We went into the town, Arezzo, had a drink (Aperol for moi and a Martini for Jim) at outdoor café while I began searching for a place to sleep. The rental agency recommended a place that turned out to be a Marriott. Man, do they not know me. I won’t stay in a Marriott in the US let alone Italy! I put a few of my favorite words into the search engine and voila, a hotel popped up called Val di Colle. I called to see if they had a room for the night and they did. I said we had two small poodles with us. The woman said she too had two small poodles. Then she asked if I was from California. She recognized the area code because, get ready for this, she’s from BEVERLY HILLS!!! I couldn’t believe it. They welcomed us and treated as though we’d known them a lifetime. Couldn’t have been nicer.
Italians are so incredibly warm and hospitabile. Today we got lost and some stranger left his lunch, got into his truck and drove us two or three kilmoteres to where were going! That’s just an aside in the event I forget to mention it. Or to mention the Euro is great! Although fluxuating not in our favor, but still.
The hotel is actually a castle, parts of which date back 3000 years to Etruscan period, the “newer” parts are 1200 years old. The owner said it was five-minute drive from where were sitting. And it was. If we could find it and we couldn’t. Forty-five minutes later, arguing the entire time about directions, we arrived. It was worth the wait. And the arguments. The owners, the American woman, Renee, a former surgeon, and her Italian born husband, Pier Giovanni Palleggi, whose father had bought the castle from the last king of Italy, greeted us like old friends. They had just hired a new chef, whom they had “stolen” from Ferragamo, because the chef didn’t want to cook fusion but rather traditional Tuscan dishes. This man could cook! We had a fantastic meal, everything fresh from the premises from the wine to the herbs to the olive oil to the pasta made only hours before we ate it. The path alongside the kitchen dates back to 600 B.C. and was part of the original Roman trail. It was still in fantastic shape, unlike the streets in Laurel Canyon or much of LA.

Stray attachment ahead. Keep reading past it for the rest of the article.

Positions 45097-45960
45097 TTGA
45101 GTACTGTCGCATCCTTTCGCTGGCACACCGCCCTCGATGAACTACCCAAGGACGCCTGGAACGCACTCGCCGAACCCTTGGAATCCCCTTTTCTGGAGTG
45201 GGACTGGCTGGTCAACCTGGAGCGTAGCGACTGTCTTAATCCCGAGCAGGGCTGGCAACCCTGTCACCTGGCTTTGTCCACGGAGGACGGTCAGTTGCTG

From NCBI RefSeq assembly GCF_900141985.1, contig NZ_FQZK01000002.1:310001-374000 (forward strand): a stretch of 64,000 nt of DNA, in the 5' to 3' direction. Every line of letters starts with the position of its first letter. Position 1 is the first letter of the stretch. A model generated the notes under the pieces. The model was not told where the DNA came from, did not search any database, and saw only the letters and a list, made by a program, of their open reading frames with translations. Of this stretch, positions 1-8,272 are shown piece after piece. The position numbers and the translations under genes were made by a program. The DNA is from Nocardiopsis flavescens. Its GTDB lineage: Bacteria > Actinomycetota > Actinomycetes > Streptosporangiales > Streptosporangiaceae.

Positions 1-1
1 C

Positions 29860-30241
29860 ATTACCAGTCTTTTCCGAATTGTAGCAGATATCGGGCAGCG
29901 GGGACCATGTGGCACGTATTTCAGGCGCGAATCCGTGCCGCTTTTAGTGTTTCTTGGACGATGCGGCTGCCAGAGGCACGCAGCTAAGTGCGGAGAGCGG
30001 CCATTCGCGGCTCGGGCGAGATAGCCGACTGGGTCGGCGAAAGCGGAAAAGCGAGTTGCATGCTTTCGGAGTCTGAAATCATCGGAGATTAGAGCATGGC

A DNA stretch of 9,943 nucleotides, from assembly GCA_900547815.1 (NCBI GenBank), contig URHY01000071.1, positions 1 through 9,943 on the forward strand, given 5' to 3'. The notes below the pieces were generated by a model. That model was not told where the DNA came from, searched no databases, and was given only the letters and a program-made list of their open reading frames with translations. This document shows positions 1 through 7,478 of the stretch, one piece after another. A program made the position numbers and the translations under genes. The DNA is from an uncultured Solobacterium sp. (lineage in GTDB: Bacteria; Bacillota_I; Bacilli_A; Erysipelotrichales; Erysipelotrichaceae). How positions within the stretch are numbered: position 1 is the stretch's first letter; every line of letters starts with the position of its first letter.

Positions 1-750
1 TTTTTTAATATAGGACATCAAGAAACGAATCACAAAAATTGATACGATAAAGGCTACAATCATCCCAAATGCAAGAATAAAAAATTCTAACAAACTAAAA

I admit having always wanted to sleep in castle. I’m bourgeoisy. Shoot me. We slept in a bed, the headboard of which belonged the last King of Italy (is there a movie or title in there?) After a delizioso breakfast the Royal “we” (as in I), got back on the phone and Internet with the rental agents and found a new place that looks absolutely charming. The owners of our present hotel, Renee and Giovanni, went over the pictures and details with a fine tooth-comb and agreed it was lovely. So tomorrow we set off for the new house, outside of Cortona.
Our second night, Renee and Giovanni, our new BFFs, recommended a place called Olga’s which is celebrating its 50th anniversary. We met Olga, now probably 80. She works six days a week from 5 am through closing making everything herself. OMG. The food was phenomenal. I had been in Italy for three days and had yet to have a gelato. Usually, I find a gelato bar on the first day. The gelato place we went to in Arezzo was, by far, the best gelato I’ve ever had and that includes the world famous place in Orvieto. The place had just won the best gelato in Italy and I understand why. I’m so bummed that we’re leaving Arezzo and may not get back to it again this trip. It will be the gelato by which all over gelato will be measured.